Although evidence for the optimal surveillance of twin gestations is limited, it is prudent to develop a management plan based on risk assessment related to chorionicity. All women with a twin pregnancy should be offered U/S examination at 10 to 13 weeks’ gestation to assess chorionicity, viability, crown-rump length, and nuchal translucency.3 Regardless of chorionicity, an anatomical assessment should be performed at 18 to 20 weeks’ gestation. Fundal height is not expected to reliably detect growth abnormalities in multiple gestations, and for this reason, serial sonographic assessment is recommended. DC twins should undergo sonography approximately every 4 weeks to assess fetal growth.
In MC, DA twins, sonography as often as every 2 weeks has been proposed to monitor for the development of TTTS.3,24, 25 The serial sonographic evaluations should include at least the maximal vertical pocket of amniotic fluid in each sac, and the presence of the bladder in each fetus.3 Limited sonography may be alternated every 2 weeks with serial growth assessments.
In addition, the prevalence of cardiac anomalies is increased in MC twins, and screening for congenital heart disease is warranted.3 If the estimated fetal weight is below the tenth percentile, umbilical artery Doppler studies should be considered.24 In 2 retrospective series of MC twins, U/S examinations performed every 2 weeks were more likely to result in the early detection of TTTS as compared with traditional monthly assessment.25,26
•Chorionicity should be routinely assessed in twin gestations, as early as possible in pregnancy, and ideally by 10 to 13 weeks.
•MC twins are at increased risk of specific complications, including TTTS, selective IUGR, severe perinatal morbidity and mortality after the death of a co-twin, monoamnionicity and subsequent cord entanglement, and TAPS.
•In DC twins, U/S examinations approximately every 4 weeks should be considered to assess fetal growth.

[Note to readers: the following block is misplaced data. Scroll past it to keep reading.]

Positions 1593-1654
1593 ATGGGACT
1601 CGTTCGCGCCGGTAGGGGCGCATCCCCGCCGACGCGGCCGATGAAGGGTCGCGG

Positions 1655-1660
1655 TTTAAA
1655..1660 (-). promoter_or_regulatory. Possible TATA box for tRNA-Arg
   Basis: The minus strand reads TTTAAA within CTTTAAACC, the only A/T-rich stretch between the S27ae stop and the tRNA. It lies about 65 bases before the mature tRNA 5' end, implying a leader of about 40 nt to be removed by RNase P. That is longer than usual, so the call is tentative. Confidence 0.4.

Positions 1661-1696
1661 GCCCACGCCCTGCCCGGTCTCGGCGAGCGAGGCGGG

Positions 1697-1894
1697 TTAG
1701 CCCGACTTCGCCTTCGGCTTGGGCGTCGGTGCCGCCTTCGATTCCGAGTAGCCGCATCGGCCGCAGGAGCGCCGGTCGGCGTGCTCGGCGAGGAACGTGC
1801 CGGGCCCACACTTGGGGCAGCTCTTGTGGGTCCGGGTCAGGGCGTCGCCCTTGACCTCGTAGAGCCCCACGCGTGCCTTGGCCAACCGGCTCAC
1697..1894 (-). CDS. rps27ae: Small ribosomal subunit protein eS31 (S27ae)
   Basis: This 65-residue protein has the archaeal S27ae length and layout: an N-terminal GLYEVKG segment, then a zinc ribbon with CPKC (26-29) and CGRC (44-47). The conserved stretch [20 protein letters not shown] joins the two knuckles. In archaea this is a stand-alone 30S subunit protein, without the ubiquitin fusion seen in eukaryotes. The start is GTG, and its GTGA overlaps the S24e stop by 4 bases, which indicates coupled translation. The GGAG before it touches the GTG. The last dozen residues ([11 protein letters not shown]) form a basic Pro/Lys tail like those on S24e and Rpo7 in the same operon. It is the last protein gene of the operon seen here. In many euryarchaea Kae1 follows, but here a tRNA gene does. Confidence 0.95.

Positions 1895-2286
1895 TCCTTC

•In MC twins, limited U/S examinations every 2 weeks should be considered, beginning at 16 weeks, with evaluation of fetal growth at about 4-week intervals.
Dr. Moise is a professor in the Department of Obstetrics, Gynecology and Reproductive Sciences at the University of Texas Medical School of Houston and the Texas Fetal Center, Children’s Memorial Hermann Hospital, Houston, Texas.
Dr. Argoti is a fellow in fetal intervention in the Department of Obstetrics, Gynecology and Reproductive Sciences at the University of Texas Medical School of Houston and the Texas Fetal Center, Children’s Memorial Hermann Hospital, Houston, Texas.
This opinion was developed by the Publications Committee of the Society for Maternal-Fetal Medicine with the assistance of Kenneth J. Moise, MD, and Pedro S. Argoti, MD, and was approved by the Executive Committee of the Society on November 20, 2012. Neither Dr. Moise, Dr. Argoti, nor any member of the Publications Committee (see the list of 2013 members at www.smfm.org) has a conflict of interest to disclose with regard to the content of this article.
(Disclaimer: The practice of medicine continues to evolve and individual circumstances will vary. Clinical practice also may vary. This opinion reflects information available at the time of acceptance for publication and is not designed nor intended to establish an exclusive standard of perinatal care. This publication is not expected to reflect the opinions of all members of the Society for Maternal-Fetal Medicine.)